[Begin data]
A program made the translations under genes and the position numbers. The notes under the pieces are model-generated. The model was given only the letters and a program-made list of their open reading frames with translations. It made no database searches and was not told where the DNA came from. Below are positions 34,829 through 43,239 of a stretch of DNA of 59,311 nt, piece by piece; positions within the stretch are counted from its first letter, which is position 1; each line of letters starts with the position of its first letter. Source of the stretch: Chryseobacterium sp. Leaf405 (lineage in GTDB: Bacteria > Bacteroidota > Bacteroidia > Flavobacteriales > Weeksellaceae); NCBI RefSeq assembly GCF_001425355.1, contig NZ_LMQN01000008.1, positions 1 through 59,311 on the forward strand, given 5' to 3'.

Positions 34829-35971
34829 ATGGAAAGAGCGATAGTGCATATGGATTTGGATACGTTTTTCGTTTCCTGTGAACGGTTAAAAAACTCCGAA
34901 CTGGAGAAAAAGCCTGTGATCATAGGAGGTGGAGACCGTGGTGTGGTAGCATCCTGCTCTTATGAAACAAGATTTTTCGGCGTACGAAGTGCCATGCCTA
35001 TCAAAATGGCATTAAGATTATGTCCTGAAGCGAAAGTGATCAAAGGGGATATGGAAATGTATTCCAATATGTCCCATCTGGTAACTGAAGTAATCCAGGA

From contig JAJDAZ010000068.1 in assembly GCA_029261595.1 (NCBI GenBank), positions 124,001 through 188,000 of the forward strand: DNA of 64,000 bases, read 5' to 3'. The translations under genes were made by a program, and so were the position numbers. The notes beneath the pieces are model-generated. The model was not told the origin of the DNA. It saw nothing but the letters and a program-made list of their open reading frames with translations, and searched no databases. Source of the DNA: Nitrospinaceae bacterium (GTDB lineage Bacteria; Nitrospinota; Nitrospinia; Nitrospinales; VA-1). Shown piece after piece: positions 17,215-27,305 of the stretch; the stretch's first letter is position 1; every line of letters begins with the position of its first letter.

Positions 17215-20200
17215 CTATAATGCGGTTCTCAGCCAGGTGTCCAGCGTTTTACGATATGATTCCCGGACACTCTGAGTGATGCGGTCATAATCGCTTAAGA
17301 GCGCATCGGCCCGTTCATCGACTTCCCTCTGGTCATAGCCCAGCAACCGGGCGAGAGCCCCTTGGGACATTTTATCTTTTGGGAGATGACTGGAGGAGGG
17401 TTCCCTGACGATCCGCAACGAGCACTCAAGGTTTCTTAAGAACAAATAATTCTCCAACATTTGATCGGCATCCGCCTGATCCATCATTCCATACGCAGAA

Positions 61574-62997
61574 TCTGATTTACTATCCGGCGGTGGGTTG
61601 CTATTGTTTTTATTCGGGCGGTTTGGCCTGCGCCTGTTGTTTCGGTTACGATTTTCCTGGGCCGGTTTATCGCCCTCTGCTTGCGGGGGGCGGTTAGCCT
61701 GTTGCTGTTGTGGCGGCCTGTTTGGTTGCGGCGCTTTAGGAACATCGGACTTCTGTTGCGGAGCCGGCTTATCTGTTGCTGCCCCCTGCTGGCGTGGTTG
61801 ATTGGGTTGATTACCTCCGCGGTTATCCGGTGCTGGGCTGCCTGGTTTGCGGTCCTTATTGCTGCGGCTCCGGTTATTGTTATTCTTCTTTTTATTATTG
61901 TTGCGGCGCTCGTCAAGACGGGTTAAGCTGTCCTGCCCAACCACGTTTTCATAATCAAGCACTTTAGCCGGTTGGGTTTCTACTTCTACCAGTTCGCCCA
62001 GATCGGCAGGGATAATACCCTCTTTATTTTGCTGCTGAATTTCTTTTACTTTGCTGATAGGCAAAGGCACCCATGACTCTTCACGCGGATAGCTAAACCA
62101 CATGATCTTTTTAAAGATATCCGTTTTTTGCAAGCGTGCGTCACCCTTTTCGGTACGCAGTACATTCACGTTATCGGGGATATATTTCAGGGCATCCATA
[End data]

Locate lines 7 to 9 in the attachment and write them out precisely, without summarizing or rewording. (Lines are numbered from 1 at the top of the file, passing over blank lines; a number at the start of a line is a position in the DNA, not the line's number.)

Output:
Positions 17215-20200
17215 CTATAATGCGGTTCTCAGCCAGGTGTCCAGCGTTTTACGATATGATTCCCGGACACTCTGAGTGATGCGGTCATAATCGCTTAAGA
17301 GCGCATCGGCCCGTTCATCGACTTCCCTCTGGTCATAGCCCAGCAACCGGGCGAGAGCCCCTTGGGACATTTTATCTTTTGGGAGATGACTGGAGGAGGG